Last autumn, NHS England published a new national plan under the 'Transforming Care' agenda, called Building the Right Support. The plan was created to ensure that autistic people or those with learning disabilities were not living in inappropriate inpatient units, such as Assessment and Treatment Units (ATUs) or other mental health units. Autistic people should be in their communities, closer to their families, friends and with the support they need.
While we have seen some progress in moving people from units into community-based settings, it’s been far too slow – with the number of people in units hovering between 2550-2600 in the last year. We’ve also seen that the number of autistic people who do not also have a learning disability in the units has actually increased. Over the last year, this number has gone up by around 100.
This is a concerning finding, and we’re worried that autistic people are being left behind – stuck in inappropriate placements. We need to know why this is happening, and want NHS England to investigate the reasons why autistic people do not seem to be benefitting from Transforming Care as they should be, and then take action to put this right.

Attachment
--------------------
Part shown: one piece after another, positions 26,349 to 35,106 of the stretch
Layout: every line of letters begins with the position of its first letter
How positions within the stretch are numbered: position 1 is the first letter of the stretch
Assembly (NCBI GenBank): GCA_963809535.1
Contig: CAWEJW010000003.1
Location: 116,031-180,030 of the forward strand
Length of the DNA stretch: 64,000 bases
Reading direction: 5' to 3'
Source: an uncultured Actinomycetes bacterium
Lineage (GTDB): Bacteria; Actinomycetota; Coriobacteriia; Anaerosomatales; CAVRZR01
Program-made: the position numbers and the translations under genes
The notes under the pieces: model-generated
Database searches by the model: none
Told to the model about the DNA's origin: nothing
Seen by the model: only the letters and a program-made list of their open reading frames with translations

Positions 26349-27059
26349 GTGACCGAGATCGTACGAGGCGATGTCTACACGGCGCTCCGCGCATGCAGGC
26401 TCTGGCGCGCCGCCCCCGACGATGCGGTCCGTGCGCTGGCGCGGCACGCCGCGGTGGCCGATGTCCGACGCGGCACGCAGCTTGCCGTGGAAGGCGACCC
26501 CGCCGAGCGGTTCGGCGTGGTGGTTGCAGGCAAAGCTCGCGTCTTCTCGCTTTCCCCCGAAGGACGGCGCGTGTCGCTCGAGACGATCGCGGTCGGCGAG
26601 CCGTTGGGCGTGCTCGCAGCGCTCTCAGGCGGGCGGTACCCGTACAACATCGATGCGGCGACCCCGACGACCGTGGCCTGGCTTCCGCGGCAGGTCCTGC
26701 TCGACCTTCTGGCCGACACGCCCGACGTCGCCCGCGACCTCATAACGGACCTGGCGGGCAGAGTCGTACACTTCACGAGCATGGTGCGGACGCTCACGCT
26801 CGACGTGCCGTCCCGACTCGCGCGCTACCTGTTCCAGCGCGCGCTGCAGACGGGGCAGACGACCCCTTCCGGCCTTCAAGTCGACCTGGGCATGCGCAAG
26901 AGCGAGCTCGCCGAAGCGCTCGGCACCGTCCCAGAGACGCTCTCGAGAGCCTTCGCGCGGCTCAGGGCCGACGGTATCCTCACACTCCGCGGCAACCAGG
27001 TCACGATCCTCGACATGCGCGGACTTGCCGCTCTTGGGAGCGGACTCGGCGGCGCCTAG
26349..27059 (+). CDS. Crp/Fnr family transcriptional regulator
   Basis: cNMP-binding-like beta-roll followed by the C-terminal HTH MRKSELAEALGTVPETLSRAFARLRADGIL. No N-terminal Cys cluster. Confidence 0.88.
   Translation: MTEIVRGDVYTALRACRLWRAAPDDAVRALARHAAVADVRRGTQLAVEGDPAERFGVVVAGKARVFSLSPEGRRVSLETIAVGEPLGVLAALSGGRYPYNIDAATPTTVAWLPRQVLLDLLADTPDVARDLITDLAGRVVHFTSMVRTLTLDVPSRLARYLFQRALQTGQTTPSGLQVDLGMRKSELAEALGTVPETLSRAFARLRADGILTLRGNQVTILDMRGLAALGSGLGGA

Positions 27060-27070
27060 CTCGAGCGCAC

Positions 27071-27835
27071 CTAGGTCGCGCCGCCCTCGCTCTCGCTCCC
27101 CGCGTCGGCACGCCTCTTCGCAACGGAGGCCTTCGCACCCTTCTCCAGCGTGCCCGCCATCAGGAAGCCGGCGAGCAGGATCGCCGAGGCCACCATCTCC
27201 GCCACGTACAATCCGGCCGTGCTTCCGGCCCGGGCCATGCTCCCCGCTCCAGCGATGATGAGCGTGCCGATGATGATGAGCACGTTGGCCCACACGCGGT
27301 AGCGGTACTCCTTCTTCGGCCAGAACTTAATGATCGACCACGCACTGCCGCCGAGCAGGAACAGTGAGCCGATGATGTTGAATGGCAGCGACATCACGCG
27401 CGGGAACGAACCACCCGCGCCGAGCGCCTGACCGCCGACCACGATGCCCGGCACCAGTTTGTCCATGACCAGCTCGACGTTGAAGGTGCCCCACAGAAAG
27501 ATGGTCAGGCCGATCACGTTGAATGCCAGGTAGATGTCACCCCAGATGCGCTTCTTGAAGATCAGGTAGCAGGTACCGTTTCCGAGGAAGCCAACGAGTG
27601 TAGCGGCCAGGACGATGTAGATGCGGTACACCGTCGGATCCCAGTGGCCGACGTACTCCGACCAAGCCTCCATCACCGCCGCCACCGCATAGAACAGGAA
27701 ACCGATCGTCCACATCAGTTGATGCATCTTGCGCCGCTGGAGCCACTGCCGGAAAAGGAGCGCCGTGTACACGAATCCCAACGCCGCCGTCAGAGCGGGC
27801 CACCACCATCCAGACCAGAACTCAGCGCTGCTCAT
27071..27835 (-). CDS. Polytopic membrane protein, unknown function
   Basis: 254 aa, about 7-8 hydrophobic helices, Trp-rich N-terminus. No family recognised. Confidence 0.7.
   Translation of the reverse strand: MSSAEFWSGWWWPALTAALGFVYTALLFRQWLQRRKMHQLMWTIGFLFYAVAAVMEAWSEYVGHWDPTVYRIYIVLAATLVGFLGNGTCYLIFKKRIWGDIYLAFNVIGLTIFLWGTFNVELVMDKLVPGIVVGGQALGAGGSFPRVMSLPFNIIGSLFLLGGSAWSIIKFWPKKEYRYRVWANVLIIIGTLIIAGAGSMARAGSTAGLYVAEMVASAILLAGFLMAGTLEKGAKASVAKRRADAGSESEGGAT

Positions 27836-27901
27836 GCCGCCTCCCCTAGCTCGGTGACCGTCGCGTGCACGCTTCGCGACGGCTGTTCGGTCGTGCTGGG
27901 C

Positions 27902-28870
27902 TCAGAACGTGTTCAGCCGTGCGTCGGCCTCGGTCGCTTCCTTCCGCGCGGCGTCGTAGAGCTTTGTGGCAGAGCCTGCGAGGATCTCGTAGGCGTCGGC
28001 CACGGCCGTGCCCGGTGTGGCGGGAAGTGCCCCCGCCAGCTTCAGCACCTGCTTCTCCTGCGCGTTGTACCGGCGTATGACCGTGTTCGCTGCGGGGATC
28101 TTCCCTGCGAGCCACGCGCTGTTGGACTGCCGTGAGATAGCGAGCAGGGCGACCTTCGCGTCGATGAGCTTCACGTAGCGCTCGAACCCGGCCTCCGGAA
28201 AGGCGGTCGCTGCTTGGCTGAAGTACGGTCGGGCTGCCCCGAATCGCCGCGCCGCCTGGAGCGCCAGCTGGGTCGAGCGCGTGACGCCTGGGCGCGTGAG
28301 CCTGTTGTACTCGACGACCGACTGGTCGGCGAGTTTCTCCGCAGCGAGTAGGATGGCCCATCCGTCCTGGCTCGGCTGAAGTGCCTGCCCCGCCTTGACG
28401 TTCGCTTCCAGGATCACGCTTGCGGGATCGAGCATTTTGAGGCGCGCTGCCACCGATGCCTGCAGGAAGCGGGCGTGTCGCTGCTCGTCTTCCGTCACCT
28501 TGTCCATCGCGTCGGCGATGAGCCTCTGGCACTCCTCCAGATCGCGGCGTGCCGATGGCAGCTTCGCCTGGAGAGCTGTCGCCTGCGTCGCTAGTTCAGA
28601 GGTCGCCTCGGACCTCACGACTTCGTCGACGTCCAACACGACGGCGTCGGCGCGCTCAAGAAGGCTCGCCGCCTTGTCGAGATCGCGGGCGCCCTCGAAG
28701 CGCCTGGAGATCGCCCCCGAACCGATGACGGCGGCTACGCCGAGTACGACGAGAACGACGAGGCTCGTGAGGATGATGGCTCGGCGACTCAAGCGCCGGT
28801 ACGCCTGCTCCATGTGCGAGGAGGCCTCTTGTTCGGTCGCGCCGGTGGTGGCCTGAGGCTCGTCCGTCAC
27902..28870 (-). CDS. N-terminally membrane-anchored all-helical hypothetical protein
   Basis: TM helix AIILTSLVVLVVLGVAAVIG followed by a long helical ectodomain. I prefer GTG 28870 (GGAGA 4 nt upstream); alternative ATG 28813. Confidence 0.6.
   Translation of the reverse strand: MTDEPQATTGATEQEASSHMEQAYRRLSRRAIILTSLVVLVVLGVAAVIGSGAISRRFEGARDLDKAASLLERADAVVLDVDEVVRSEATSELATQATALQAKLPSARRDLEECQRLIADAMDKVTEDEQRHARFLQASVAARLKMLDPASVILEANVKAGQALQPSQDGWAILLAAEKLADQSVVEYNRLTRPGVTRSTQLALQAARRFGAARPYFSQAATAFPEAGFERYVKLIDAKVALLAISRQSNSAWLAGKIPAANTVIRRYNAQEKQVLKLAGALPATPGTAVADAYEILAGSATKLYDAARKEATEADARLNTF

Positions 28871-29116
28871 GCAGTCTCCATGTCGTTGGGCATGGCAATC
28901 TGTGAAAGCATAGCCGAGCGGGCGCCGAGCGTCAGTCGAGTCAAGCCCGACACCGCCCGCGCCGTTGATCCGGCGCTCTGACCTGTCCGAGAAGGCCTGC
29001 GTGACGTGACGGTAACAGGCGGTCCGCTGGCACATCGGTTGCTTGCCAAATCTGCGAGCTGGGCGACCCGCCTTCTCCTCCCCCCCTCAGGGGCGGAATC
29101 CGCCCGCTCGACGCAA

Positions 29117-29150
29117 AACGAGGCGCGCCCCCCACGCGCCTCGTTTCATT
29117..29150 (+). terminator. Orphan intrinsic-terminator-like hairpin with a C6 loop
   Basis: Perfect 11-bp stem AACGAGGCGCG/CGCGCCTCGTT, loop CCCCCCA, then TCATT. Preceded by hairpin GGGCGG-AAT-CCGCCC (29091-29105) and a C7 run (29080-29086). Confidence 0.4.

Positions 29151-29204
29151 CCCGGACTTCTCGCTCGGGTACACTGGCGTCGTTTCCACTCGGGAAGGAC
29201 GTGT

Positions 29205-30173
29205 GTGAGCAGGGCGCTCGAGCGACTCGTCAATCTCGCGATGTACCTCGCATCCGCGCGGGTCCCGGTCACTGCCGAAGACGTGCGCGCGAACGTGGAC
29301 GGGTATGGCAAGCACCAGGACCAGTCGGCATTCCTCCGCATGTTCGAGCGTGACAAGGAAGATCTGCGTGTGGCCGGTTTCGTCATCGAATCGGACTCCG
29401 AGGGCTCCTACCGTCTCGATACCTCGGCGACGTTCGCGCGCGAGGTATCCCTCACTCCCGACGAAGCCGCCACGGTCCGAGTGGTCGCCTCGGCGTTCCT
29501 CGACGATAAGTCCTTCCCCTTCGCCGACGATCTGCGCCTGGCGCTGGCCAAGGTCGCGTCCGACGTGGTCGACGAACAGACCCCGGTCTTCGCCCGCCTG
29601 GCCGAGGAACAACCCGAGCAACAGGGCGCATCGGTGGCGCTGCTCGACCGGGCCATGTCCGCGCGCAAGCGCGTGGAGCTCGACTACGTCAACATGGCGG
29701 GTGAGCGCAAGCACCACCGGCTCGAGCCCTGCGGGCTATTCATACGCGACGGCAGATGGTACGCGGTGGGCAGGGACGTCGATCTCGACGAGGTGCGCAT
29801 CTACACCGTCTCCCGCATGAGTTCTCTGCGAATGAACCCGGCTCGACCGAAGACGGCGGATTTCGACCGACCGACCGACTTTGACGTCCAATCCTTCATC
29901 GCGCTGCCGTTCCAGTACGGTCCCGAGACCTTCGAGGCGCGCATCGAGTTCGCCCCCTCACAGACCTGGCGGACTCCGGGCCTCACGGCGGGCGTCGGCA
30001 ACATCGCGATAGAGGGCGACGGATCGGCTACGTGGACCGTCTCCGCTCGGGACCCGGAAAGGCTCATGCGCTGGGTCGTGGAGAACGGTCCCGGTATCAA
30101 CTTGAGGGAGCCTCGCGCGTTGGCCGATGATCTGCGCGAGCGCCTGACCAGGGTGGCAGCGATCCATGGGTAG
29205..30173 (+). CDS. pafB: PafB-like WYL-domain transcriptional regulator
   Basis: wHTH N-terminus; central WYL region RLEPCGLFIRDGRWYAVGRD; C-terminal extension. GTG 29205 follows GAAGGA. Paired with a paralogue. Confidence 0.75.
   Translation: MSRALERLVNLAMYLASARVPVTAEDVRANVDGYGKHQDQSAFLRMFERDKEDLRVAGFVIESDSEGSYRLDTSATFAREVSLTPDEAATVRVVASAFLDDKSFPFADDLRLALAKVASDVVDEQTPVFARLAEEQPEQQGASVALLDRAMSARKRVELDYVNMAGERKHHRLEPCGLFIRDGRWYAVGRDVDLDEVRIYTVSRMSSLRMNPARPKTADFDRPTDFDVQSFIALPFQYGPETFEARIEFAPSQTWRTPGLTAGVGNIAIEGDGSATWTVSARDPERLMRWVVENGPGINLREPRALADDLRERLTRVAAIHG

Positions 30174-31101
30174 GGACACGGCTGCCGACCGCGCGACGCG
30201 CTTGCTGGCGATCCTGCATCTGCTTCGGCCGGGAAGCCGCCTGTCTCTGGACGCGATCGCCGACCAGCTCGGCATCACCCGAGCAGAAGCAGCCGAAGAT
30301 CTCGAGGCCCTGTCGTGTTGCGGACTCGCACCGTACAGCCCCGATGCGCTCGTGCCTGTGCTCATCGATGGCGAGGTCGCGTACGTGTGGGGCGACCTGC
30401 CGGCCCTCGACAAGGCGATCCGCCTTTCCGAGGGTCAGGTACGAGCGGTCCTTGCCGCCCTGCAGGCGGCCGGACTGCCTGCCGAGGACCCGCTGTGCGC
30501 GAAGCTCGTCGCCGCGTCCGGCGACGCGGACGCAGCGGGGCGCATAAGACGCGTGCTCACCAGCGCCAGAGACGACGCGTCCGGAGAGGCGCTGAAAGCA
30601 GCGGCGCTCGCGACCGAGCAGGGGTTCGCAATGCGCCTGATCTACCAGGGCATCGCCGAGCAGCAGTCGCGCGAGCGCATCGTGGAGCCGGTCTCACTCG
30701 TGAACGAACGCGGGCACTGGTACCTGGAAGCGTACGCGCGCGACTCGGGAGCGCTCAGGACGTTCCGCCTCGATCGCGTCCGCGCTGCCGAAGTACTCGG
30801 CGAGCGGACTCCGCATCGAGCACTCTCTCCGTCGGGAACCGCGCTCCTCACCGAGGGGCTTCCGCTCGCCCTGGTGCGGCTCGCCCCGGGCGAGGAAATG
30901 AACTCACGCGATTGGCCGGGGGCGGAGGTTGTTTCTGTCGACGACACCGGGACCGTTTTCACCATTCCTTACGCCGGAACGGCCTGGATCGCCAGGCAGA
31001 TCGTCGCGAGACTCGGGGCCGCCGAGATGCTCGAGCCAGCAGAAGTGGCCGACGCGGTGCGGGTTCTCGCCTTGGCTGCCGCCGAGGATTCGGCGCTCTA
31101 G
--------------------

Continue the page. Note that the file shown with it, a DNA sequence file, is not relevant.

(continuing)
Mark Lever, our Chief Executive says, “NHS England showed leadership in developing its national closure programme for inappropriate mental health beds."
We’re worried that some autistic people are stuck in inappropriate placements. They must not be left behind.
"England’s Transforming Care plan has welcome aims, but it needs to meet the needs of autistic people.”
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